Monday, July 07, 2008

Crafty little devil

I FINALLY went to the new Mississippi Crafts Center over the weekend. The building is absolutely gorgeous, with a modern-looking glass staircase drawing the eye around the large, airy atrium at the entrance. The floors look to be stained concrete, and frosted glass panels (which can be removed to accomodate large events) divide the first floor into several separate spaces.

Two intricate pieces by Fletcher Cox accentuate the lobby area, and the shop featuring work of Craftsmen's Guild Members is soooo much bigger than any retail space the Guild had before. The merchandise, to say the least, is impressive. I'm a sucker for all of the gorgeous hand-carved wood pieces - bowls, furniture, vases, cooking tools, gorgeous little treasure boxes, small pieces of statuary - but there is so much more available. Pottery of every description, jewelry, fiber crafts such as scarves and hats, stained glass, metal and stone sculpture, wall art, everything you can think of is for sale in the expansive, light-filled space.

I noticed, too, that the building (which is available for rent) has an embarassment of locations where events could be staged. As I said before, the atrium can be enlarged by moving the glass panels. There is also usable covered event space in both the front and the back of the building. It would make a wonderful setting for an evening event, particularly in the summer.

So, after having spent an enjoyable hour or so admiring the new building and exclaiming over wonderful items in the shop, I began to take my leave. At such time, I was accosted by an older gentleman just outside of the front door. He seemed nice enough, well-dressed in clean, pressed clothing, and he informed me that he was the brother of the craftsman (and very talented woodworker) who was demonstrating at the facility today. Then, he launched into a nearly 20-minute monologue about his travels, his visits to galleries and museums, his garden back home, his penchant for marijuana, his ability to gain entry to any venue without paying admission, and so on and so forth. I was heartily trying to be polite for the first 10 minutes or so. I spent the next five minutes wondering how on earth I would ever escape. During the last five minutes, I slowly inched towards my car, eventually calling out that I couldn't stand to hear about any more debauchery as I hastily slammed the driver's side door.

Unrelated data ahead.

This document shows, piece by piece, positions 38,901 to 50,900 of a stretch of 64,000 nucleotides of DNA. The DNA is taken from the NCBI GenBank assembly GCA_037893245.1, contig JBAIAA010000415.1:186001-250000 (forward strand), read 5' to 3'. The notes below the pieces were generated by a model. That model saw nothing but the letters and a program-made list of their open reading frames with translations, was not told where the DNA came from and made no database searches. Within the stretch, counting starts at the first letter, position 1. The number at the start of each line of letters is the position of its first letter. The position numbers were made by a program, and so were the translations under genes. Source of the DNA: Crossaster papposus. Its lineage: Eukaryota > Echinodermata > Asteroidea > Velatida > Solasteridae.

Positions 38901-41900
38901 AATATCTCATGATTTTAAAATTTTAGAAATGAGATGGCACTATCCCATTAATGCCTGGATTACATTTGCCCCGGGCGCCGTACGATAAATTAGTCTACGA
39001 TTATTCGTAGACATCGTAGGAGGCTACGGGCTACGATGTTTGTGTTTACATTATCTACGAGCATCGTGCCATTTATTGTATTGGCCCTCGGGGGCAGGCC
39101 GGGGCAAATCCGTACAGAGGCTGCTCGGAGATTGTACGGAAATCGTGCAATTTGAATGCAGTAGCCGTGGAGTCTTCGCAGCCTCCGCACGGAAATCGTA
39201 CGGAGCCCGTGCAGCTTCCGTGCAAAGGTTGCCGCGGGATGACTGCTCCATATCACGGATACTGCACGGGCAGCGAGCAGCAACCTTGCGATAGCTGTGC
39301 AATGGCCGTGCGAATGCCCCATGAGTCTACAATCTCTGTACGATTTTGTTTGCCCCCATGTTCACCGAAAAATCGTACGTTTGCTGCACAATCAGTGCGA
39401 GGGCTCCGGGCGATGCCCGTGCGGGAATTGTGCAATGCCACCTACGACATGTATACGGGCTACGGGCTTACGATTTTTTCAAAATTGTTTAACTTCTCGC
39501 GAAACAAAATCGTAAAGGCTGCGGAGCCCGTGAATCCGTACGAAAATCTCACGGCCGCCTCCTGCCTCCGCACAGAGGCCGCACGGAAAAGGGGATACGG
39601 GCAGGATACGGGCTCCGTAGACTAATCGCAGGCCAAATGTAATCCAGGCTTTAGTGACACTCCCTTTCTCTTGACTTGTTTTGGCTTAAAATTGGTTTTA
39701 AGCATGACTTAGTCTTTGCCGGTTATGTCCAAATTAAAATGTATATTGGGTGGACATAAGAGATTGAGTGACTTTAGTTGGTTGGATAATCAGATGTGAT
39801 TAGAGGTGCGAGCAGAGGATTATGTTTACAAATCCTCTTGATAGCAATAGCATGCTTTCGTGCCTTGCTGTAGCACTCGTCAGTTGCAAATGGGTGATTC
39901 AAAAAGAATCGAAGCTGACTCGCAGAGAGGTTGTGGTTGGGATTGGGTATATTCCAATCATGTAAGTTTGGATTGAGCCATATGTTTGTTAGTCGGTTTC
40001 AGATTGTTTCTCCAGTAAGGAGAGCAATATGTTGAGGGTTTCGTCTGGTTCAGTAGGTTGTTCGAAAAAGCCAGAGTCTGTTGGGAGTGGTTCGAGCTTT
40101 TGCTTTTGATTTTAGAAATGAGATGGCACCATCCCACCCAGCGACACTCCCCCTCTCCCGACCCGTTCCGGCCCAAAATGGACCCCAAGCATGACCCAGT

Now, I can walk quickly and keep my eyes facing forward with the best of them, particularly when I'm in a location where such behavior constitutes self-preservation. But I was just so unprepared to be held captive at the crafts center! And when that little guy got going, he just WOULD NOT hush! He admitted to me twice that he was manic (in between telling me about mandingos and bragging at how he scored some weed off a hotel doorman once), and it was clear from his wildly erratic diarrhea of the mouth that he was being completely honest. While I never once feared for my safety (he was harmless, and there were plenty of people around), I did become increasingly annoyed.

At the drop of a hat, there went 20 minutes of my life that I will NEVER get back, and that I sorely wish I could have salvaged. Groan.


A. Boyd C. said...

What a strange twist to an otherwise pleasant story. I think manic people can tell who will listen to their ramblings, but they lack the judgment as to how far they should push it.

When the Bradshaw Minor gets to the point where he doesn't ride on momma's hip, you should take a camera with you on trips like this to add to your blog.

Heck, give him the camera and you can be a team!

Supermom said...

Fletcher is a genius.

Sorry about the intrusion.